As the other answers already said, Ⅴ is in fact the standard dominant in the key of f-minor. Speaking in terms of common-practice harmony, it's rather the cm that's the odd one out – a minor Ⅴ chord doesn't really act as a dominant at all, lacking the (classically) all-important leading tone ♯7.
But while we're discussing this song, it's worth mentioning that it does in fact contain a very classical secondary dominant in the verse/bridge: an inverted D♭ augmented sixth chord.
b♭m - fm - D♭+6/B♮ - C
ⅳ - ⅰ - Ⅵ+6/+6 - Ⅴ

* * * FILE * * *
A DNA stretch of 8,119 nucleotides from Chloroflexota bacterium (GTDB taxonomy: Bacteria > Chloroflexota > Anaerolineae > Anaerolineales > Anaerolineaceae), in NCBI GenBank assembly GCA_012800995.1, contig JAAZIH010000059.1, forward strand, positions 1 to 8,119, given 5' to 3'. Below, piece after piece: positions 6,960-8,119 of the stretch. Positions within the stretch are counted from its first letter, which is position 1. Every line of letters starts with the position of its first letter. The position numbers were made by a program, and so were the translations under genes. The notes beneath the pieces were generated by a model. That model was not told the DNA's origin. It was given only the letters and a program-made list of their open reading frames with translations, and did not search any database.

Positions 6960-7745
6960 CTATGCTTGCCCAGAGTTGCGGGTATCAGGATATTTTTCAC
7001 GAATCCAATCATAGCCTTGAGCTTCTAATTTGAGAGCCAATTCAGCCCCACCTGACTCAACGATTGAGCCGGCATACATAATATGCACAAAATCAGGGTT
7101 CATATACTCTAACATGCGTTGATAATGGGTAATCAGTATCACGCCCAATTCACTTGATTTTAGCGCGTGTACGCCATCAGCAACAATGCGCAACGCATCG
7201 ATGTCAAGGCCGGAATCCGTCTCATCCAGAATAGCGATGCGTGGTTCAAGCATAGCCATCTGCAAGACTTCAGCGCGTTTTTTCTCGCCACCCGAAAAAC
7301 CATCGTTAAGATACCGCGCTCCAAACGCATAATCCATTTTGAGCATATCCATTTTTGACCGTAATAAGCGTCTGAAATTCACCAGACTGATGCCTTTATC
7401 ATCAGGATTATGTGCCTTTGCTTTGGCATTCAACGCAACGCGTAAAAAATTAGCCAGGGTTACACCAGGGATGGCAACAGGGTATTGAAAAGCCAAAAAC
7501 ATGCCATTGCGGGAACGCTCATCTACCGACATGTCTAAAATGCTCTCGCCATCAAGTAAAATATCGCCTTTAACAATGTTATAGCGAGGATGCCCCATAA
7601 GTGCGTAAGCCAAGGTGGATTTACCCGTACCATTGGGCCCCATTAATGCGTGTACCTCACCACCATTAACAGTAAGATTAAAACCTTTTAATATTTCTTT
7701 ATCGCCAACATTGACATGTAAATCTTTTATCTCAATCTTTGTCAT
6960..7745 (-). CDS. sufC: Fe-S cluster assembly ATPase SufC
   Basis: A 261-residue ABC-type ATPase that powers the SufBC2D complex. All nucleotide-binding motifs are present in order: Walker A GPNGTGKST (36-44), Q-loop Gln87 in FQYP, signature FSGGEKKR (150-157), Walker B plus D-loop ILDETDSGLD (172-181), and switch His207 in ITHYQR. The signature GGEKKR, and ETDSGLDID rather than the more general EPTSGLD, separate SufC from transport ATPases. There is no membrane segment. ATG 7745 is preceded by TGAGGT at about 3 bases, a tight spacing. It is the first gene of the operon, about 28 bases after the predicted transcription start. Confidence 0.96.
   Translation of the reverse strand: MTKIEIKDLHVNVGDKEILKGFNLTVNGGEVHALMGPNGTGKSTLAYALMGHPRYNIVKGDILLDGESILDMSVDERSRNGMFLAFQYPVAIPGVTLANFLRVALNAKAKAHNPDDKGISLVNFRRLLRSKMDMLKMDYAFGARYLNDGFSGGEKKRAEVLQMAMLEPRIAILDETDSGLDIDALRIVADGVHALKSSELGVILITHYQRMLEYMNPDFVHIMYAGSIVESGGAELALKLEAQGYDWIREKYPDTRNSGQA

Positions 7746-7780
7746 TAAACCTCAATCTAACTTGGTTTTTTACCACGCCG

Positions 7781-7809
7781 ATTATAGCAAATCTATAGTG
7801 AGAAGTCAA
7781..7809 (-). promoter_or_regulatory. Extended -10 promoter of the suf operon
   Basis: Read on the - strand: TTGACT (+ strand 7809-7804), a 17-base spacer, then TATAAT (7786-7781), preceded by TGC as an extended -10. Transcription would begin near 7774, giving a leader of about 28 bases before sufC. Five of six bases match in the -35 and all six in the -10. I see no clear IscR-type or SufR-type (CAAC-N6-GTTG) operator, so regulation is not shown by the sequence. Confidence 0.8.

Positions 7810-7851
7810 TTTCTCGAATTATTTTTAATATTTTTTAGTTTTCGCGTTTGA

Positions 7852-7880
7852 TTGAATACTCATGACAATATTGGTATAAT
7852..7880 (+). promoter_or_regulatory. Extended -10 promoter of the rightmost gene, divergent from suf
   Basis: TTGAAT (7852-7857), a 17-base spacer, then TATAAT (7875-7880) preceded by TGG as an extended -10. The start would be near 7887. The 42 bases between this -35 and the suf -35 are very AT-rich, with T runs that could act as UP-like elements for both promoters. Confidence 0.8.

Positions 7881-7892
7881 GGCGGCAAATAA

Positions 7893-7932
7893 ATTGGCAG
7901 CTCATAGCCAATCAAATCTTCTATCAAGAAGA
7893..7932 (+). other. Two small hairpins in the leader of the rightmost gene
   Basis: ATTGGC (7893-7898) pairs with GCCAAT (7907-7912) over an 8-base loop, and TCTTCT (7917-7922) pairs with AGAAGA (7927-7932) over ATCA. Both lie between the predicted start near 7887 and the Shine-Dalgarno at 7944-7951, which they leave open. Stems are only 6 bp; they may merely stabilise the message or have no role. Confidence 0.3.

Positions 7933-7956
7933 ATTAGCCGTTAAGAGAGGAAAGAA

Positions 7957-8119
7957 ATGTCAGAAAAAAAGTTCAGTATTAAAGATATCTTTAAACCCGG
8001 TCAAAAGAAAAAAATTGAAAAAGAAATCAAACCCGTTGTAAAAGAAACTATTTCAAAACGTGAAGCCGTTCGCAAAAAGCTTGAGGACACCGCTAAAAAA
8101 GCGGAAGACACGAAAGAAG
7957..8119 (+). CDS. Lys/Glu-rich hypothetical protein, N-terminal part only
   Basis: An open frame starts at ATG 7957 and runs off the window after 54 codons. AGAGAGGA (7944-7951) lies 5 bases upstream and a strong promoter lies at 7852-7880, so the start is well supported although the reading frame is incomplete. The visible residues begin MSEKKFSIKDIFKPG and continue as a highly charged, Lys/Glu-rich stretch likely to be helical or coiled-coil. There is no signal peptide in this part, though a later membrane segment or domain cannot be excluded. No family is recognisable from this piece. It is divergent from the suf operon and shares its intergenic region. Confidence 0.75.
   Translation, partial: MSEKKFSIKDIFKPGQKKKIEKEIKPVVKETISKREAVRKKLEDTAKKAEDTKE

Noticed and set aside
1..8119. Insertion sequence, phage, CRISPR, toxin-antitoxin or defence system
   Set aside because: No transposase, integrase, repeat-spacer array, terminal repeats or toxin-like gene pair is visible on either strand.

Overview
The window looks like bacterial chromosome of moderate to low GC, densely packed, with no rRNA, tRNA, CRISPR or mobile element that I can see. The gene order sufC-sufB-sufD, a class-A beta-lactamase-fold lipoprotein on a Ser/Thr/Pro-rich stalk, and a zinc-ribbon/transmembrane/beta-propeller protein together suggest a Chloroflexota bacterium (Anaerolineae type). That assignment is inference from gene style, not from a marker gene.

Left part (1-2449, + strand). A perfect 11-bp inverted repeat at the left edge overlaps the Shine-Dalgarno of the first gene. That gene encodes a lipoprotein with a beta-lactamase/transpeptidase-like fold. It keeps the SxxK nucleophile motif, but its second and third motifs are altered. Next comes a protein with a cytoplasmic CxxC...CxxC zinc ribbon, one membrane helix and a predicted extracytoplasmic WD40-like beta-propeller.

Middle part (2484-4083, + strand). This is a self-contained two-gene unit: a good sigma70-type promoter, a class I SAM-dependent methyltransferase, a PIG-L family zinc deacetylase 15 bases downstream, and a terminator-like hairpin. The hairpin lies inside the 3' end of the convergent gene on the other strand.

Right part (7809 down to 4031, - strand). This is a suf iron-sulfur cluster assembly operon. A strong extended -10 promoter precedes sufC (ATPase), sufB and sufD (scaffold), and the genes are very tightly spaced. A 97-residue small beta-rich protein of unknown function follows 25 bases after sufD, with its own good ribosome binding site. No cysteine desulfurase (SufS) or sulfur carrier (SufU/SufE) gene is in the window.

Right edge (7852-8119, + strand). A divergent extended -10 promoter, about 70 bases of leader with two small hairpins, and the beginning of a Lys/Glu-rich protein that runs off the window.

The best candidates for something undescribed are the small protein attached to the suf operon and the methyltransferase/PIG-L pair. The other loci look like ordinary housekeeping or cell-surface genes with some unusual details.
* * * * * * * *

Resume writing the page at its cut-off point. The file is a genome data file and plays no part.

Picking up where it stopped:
(I initially heard it as a diminished seventh chord; was thrown off by the prominent B♮ note in the electric piano)
Both augmented sixth chords and diminished seventh chords are strong dominants, working particularly well as secondaries towards the actual (tonic's) dominant. The b°7 chord shares three notes (b, d, f) with G7, which would be the plain Ⅴ-of-Ⅴ secondary dominant. Additionally, it adds the A♭ note for some extra bite and leading quality. The augmented sixth chord shares only b and f, which may not at first sight point to a G-ish chord, however these shared notes are the tritone, the heart of the dominant's leading character.
Note that D♭+6 is enharmonically equivalent to D♭7, i.e. the standard dominant G7 shifted down by a tritone (thus the description “tritone substitution”, which is what this would be called in jazz).